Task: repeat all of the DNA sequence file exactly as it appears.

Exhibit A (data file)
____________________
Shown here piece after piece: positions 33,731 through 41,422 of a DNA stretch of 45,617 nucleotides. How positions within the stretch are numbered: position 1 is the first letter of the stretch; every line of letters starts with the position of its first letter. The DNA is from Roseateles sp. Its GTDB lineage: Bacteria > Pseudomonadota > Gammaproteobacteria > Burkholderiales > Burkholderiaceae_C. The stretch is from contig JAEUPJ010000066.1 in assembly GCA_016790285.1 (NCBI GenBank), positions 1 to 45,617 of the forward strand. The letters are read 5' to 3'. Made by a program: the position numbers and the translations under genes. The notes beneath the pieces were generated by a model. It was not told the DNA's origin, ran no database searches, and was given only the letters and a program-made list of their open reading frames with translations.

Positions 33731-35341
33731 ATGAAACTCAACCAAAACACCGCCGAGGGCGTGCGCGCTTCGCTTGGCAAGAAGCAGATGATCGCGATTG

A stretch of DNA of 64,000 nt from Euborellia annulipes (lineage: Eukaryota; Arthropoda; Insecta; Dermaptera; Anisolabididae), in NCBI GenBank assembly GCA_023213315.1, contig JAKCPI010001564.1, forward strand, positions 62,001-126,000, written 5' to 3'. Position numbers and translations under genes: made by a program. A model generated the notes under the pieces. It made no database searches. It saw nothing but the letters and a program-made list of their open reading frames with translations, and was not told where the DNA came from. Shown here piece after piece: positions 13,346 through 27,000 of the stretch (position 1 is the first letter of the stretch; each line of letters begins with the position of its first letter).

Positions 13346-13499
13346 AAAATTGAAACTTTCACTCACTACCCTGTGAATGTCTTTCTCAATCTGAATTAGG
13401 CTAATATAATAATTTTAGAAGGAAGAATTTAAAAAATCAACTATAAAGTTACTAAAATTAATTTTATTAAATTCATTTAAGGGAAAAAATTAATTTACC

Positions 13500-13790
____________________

Shown here piece after piece: positions 33,731 through 41,422 of a DNA stretch of 45,617 nucleotides. How positions within the stretch are numbered: position 1 is the first letter of the stretch; every line of letters starts with the position of its first letter. The DNA is from Roseateles sp. Its GTDB lineage: Bacteria > Pseudomonadota > Gammaproteobacteria > Burkholderiales > Burkholderiaceae_C. The stretch is from contig JAEUPJ010000066.1 in assembly GCA_016790285.1 (NCBI GenBank), positions 1 to 45,617 of the forward strand. The letters are read 5' to 3'. Made by a program: the position numbers and the translations under genes. The notes beneath the pieces were generated by a model. It was not told the DNA's origin, ran no database searches, and was given only the letters and a program-made list of their open reading frames with translations.

Positions 33731-35341
33731 ATGAAACTCAACCAAAACACCGCCGAGGGCGTGCGCGCTTCGCTTGGCAAGAAGCAGATGATCGCGATTG

A stretch of DNA of 64,000 nt from Euborellia annulipes (lineage: Eukaryota; Arthropoda; Insecta; Dermaptera; Anisolabididae), in NCBI GenBank assembly GCA_023213315.1, contig JAKCPI010001564.1, forward strand, positions 62,001-126,000, written 5' to 3'. Position numbers and translations under genes: made by a program. A model generated the notes under the pieces. It made no database searches. It saw nothing but the letters and a program-made list of their open reading frames with translations, and was not told where the DNA came from. Shown here piece after piece: positions 13,346 through 27,000 of the stretch (position 1 is the first letter of the stretch; each line of letters begins with the position of its first letter).

Positions 13346-13499
13346 AAAATTGAAACTTTCACTCACTACCCTGTGAATGTCTTTCTCAATCTGAATTAGG
13401 CTAATATAATAATTTTAGAAGGAAGAATTTAAAAAATCAACTATAAAGTTACTAAAATTAATTTTATTAAATTCATTTAAGGGAAAAAATTAATTTACC

Positions 13500-13790